The SNP’s commitment to higher education has long assumed popular folklore, largely due to their totemic policy of free tuition fees. On his last day as SNP leader, Alex Salmond unveiled a ceremonial rock pledging his commitment to the policy until ‘the rocks may melt with the sun.’ The dogma is this policy helps poorer students go to university, a key aim of the party. However, actions speak louder than words, even those carved in stone.
The Scottish Government has unceremoniously cut a scheme ensuring places for around 2000 students from disadvantaged backgrounds. Due to the fact places are harshly capped and demand for this scheme far outstripped supply, it was essential to helping those from poorer families have the opportunity to go to university. This policy should not be viewed in isolation – the SNP in government have targeted poorer students as a ripe area for savings.
Bursaries are essential in offering financial incentives to study. Since the SNP came to power, £40 million has been slashed from the student bursary system.
The number and the value of bursaries that are being awarded have fallen. This is slowly encouraging a situation where university is only for the privileged few that can afford it. Perversely, it has been shown the lack of tuition fees overwhelmingly benefit the wealthy.
Contemplating tuition fees would be apostasy for the SNP. This is due to political expediency, not belief. Populism has been allowed to fill the gaps that the promise of independence cannot fill. Tuition fees are a policy whose bark is distinctly worse than its bite. To suggest their benefits is to unleash a cacophony of heated opposition.
However, consider the diverging successes between universities in Scotland and in England. The infamous £9,000 tuition fee hike has had no detrimental effect on applicants from disadvantaged backgrounds. Indeed, applications from that group have risen and are roughly double the number in Scotland.
The SNP has pervaded a culture of fear around education policy. To criticise Government policy is to talk Scotland down. Informal diktats mean university leaders are frightened to speak out. The fact is the SNP have demonstrably failed on education. Not just for higher education, but all levels of schooling. Social mobility has stalled, numeracy and literacy rates are falling and those from poorer areas are less likely to succeed in exams than their richer peers. Those who are lucky enough to reach university leave with disproportionately higher debt from loans.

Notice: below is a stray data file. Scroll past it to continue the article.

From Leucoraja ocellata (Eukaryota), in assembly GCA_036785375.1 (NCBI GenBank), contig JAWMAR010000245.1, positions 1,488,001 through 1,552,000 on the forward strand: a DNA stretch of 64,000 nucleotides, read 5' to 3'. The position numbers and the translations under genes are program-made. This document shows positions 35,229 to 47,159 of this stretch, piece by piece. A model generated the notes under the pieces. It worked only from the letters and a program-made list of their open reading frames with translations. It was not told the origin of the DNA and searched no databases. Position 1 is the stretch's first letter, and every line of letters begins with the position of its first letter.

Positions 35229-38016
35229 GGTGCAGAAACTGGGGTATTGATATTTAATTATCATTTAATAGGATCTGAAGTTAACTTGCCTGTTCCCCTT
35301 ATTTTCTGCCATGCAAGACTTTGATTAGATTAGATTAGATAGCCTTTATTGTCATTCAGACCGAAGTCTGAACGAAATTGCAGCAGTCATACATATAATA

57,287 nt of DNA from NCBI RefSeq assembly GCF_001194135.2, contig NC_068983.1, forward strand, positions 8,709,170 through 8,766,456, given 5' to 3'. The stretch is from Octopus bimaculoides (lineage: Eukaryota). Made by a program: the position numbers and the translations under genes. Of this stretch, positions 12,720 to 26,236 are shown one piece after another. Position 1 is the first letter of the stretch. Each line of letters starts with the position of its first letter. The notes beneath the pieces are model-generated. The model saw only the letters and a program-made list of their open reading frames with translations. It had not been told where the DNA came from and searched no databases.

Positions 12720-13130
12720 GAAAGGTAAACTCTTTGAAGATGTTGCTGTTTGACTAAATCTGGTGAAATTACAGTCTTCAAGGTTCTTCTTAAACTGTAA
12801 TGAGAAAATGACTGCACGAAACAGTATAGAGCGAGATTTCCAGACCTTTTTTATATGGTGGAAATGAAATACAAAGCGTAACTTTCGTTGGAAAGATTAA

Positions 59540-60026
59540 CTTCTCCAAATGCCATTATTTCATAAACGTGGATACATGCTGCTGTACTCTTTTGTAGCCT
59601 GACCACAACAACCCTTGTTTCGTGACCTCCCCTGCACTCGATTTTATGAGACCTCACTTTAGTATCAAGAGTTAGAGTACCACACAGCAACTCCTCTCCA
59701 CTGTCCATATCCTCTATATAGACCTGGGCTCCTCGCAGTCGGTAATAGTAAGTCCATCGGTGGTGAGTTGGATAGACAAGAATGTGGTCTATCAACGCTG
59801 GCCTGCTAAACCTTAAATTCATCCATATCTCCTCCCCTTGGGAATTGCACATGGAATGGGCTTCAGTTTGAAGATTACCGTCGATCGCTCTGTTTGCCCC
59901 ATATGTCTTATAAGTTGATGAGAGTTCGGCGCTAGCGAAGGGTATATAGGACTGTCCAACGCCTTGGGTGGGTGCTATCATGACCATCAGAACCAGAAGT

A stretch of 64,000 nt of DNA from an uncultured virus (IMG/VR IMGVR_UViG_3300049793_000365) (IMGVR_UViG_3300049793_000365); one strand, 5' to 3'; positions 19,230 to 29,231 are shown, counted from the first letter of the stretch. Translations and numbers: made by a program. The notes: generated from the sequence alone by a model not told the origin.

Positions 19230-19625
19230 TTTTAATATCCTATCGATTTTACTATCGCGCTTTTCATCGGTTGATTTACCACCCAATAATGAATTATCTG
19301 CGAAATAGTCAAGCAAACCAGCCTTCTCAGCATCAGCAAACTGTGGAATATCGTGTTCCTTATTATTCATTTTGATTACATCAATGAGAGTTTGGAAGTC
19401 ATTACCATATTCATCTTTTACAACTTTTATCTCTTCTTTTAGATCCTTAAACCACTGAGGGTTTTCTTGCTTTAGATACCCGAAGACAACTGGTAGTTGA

We could forgive the SNP for being so committed to independence and resurrecting the pre-1707 promised land, that all else has fallen by the wayside. A case of unintended neglect as opposed to outright abuse. Not only would this be gravely missing the point, it would play straight into their hands. Their modus operandi is division – Scotland does not have the powers to make a difference and Westminster is to blame. The grievance agenda ignores the political choices that have been made and offers a glimpse through the looking glass at what an independent Scotland would be like.
Fortunately, education policy has been receiving more publicity recently. Under pressure from the down, but not quite out, Scottish Labour party and their ‘Kids, not cuts’ campaign, Nicola Sturgeon has announced education will be a central part of her third term in Government. However, with the EU referendum likely to refresh calls for a second referendum, the SNP may fall back into constitutional obsession. If their dereliction of duty continues as it has done, when the SNP return to power in May, they will be preparing to preside over a lost generation.
Image credit: Luke Jones